Photograph by Misha Taylor for Kisua

Photograph by Misha Taylor for Kisua

The question then becomes, are our choices really individual choices when we live in a world still largely dominated by white ideals of beauty? When the standard of beauty speaks to one type of aesthetic? What price are we actually paying for our flared choices? For the millions of little girls and boys who inhale popular culture and see long straight hair as sexy, successful and desirable, who is responsible for showing them that the opposite is equally sexy, successful and desirable?  Is it the one-eyed media machine? Or is it us who have gone through the system that eats at our pride, the one that chews our hairlines? Is it ok for us to eat our freedom to such an extent that we unwittingly promote a perception that results in us looking the extreme opposite of what we actually look like?

There are no straight yes or no answers to these questions. Like all matters relating to identity, myriad complexities prevent the use of blanket rules for everyone.  Nobody should tell you how to style your hair if you are a grown person – whether it’s your boss, a partner or your friends. That said, it’s important to make informed choices.  It’s important to be able to discern between a funky fashion trend and subliminal negative messaging against your person, no matter who you are.  Our current problem is that the majority of black people are singularly focused on the stylistic and trend related side of our choice and are oblivious to the ubiquitous agents of the system that exist to oppress them from the inside out.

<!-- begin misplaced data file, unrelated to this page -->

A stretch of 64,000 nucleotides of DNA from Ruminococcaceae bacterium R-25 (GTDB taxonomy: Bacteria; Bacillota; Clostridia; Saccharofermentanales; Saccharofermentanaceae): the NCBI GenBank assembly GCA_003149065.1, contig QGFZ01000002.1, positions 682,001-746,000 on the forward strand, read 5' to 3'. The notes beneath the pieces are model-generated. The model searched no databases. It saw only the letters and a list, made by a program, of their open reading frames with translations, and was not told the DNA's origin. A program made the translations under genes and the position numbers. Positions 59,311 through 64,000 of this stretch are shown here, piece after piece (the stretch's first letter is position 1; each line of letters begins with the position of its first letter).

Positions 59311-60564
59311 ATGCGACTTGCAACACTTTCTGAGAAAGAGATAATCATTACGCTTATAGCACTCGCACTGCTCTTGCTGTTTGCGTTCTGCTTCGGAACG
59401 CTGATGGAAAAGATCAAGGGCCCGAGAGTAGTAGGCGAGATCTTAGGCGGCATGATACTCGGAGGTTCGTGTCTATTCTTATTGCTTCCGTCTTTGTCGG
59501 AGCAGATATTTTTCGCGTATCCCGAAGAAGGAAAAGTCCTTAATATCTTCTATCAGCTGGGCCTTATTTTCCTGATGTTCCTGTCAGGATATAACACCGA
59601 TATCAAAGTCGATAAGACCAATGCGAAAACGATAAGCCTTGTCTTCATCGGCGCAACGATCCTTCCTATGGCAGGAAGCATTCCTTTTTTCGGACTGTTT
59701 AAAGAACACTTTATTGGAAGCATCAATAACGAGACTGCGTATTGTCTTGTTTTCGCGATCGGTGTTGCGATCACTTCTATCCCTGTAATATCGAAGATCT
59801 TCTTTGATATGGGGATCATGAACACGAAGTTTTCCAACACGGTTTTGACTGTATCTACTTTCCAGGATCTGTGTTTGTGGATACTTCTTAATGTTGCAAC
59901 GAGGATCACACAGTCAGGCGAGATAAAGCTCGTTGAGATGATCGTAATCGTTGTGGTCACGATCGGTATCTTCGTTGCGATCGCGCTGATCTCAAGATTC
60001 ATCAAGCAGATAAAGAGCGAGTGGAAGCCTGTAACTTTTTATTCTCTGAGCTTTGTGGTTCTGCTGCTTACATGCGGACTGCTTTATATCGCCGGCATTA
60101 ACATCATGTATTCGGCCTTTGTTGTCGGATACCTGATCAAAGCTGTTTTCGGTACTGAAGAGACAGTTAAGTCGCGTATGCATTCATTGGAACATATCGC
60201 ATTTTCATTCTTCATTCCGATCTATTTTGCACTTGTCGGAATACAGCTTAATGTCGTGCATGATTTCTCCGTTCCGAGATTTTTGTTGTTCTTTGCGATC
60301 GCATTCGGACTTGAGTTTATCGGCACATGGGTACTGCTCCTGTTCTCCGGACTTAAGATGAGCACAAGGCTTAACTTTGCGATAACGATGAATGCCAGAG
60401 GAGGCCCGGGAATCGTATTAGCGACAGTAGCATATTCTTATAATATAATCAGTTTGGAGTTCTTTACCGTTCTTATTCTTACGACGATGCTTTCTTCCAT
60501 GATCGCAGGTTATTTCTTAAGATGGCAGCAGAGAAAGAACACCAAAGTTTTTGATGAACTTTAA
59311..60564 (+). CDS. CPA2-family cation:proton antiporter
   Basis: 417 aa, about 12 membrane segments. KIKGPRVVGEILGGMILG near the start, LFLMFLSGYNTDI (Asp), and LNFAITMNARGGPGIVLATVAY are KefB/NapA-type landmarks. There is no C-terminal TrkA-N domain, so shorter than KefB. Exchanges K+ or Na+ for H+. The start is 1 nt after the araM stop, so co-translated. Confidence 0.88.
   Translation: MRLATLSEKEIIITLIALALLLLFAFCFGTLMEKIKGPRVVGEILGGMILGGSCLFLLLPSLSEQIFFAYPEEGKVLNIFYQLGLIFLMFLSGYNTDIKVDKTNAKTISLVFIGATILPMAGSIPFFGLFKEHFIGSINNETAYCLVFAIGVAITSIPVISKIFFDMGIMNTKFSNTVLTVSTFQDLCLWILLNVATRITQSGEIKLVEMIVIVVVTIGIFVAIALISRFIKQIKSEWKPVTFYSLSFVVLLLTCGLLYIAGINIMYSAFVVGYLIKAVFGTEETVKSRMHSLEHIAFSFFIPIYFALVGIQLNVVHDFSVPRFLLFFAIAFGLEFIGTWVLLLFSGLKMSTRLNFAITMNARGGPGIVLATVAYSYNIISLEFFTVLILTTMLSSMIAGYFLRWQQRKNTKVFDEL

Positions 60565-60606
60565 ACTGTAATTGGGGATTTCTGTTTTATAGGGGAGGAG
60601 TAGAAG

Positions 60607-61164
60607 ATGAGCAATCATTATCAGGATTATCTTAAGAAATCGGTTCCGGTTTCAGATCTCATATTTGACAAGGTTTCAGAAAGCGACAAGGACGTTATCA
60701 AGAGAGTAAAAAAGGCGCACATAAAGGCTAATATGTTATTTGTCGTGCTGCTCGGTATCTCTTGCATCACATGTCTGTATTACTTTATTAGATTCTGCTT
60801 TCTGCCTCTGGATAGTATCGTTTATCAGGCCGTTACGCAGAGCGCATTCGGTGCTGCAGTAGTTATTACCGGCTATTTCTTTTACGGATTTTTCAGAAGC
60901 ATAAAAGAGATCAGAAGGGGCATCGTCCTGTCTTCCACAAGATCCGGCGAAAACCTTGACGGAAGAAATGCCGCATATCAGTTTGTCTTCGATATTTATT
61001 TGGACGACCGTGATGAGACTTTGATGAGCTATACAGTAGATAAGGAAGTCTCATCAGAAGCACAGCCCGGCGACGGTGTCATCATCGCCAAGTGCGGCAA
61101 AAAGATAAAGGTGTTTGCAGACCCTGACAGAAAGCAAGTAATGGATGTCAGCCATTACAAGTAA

ENDS

Then I kind of changed my mind a few weeks later. Here’s the latest about #TheHairIssue

Image credits
Combs: Misha Taylor for Kisua Online
Portraits: Antoine Schneck, A Hyper-reality of Burkinabé

// Comments (21)
  • Sabu says:

    I absolutely love this piece!! last year I wrote my Honours thesis on the hair styling experiences of young black women in contemporary South Africa and so many of the issues you’ve raised in this piece I was confronted with while collecting my data, it was such an awesome topic to have researched but by the end I felt even more overwhelmed than before because I hadn’t fully acknowledged just how complicated and politicized my own hair had become (yeses!). But now I know, and this new informed position is both exhausting and liberating all at the same damn time.
    Thanks for this Milli and congrats on the new site!
    xx

  • Aisha M. says: